This image was shot with a prototype of the new Fujifilm GFX 50S medium-format cameras, and was one of the first shoots to take place in the UK with that camera. At the time, it was far from complete in many ways, and it gave me a few surprises. It lacked several functions and the focusing had a mind of its own, but even so it was beautiful to shoot with.
The concept for this image was Sleeping Beauty, but giving the story a modern edge. We shot it on location in a country house to give it that fairytale feel. What you can’t tell is that there was no heating and it was so cold we could see our breath in the air. In between shots, we had to warm up the model using hairdryers!
The lighting was a mix of daylight and flash. The sun was coming through windows to the right-hand side of me, while the light on the chest of drawers came from an open door behind. Shutters on the windows funnelled the light through. The sunlight was very bright for a short period of time, giving a lot of brightness to one side, which drops off into shadow very quickly on the other. It was actually a very dark scene, although it doesn’t look it from the shot.
I balanced the daylight with flash, using a Bowens Lumiair Octobox 90 above and to the right of the frame, to give some shadow direction on the model’s face. An Octobox 70 is almost directly behind the camera to give a very soft fill so that the shadows didn’t fall off into complete darkness. I used diffusers on both lights to keep things soft and subtle.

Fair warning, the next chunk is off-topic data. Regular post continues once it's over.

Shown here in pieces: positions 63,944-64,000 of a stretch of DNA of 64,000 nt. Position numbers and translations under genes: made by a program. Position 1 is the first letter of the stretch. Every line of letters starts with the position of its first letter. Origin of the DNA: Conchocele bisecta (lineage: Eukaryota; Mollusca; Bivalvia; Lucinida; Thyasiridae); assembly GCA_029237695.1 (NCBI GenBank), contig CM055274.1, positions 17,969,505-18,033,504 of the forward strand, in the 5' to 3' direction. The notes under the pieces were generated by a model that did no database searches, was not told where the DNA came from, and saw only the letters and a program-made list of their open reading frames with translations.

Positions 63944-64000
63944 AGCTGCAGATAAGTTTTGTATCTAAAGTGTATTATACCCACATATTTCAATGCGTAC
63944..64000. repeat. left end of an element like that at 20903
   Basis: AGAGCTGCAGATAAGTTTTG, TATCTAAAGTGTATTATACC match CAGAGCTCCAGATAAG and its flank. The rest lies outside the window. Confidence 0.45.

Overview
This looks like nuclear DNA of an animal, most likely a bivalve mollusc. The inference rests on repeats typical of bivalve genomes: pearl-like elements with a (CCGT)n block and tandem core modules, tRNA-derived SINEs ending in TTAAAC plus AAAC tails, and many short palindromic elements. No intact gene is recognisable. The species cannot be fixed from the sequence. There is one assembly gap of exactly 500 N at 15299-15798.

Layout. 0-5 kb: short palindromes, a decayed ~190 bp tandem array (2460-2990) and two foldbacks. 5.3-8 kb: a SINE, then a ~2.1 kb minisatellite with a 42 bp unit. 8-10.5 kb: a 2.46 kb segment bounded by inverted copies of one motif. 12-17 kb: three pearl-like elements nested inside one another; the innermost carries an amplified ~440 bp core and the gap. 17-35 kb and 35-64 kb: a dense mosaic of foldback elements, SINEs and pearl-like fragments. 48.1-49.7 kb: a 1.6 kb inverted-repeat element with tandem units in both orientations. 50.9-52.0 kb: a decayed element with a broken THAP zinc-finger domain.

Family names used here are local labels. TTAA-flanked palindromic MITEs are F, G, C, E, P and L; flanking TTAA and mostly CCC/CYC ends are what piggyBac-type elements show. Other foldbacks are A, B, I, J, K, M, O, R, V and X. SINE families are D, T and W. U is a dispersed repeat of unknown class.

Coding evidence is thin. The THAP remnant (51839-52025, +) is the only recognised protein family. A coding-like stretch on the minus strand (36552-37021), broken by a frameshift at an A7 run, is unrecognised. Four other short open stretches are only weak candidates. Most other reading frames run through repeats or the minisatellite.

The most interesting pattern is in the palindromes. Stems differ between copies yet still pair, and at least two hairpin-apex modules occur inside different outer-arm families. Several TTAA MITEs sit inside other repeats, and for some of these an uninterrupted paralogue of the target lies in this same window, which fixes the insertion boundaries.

I had to stay aware of what the natural light was doing as there were strong winds outside and the clouds were moving fast, so the light kept changing. I had to keep an eye on it and grab the shot when the scene looked at its best, otherwise the ambient light I had exposed for would have been out of balance.
I’m increasingly bringing an element of theatricality into my images, especially when I’m given a free rein, as I was on this occasion. At the same time, you have to be aware of where you want the focus of attention to be, and it’s obvious in this image that it’s all about the textures of the feathers. The model is posed in such a way as to reveal the flow and detail of the skirt, which almost had a mind of its own.
If you approach your shoot as a story, rather than getting your model to pose – which can be a bit rigid – ask him or her to act the story. When they start to act, you get a lot more emotion and expression in the face, and the body language will follow. Give them a start point and an end point, and track the subtle changes with your camera.
Wayne’s Favourite Kit
Fujifilm GFX 50S
Mirrorless medium format is a whole new realm of technology. It weighs less than a Canon EOS 5D and is jam-packed with features, but you can take it out of the box and shoot straight away in manual mode, with no messing at all. The Fujinon glass is out of this world, but because it’s a focal-plane shutter, you can also use old third-party lenses on it with adaptors.
Manfrotto Pro Light Reloader-55 PL
The amount of kit I have means I need a roller bag to fit it all into and transport easily. This version from Manfrotto keeps it all safe and easily accessible.
Gitzo GT3543LS Systematic
This tripod may look big and heavy, but it’s carbon fibre, so very light weight. Super build quality and extremely strong, too. Of course, with systems such as this, you have to purchase your tripod head separately. I like Gitzo’s Center Ball Head range, so opted for the new GH3382QD (£369), which is wonderfully smooth and precise. It has a fantastic locking system that keeps your camera right where you need it.
About Wayne Johns
Fashion, beauty and advertising photographer Wayne Johns has been working in the industry for more than 25 years. He’s also head photographer at Next. An ambassador for Fujifilm and Bowens, he’s worked with the likes of Coca Cola, Marie Claire, Vogue Italia and L’Oréal. www.waynejohns.com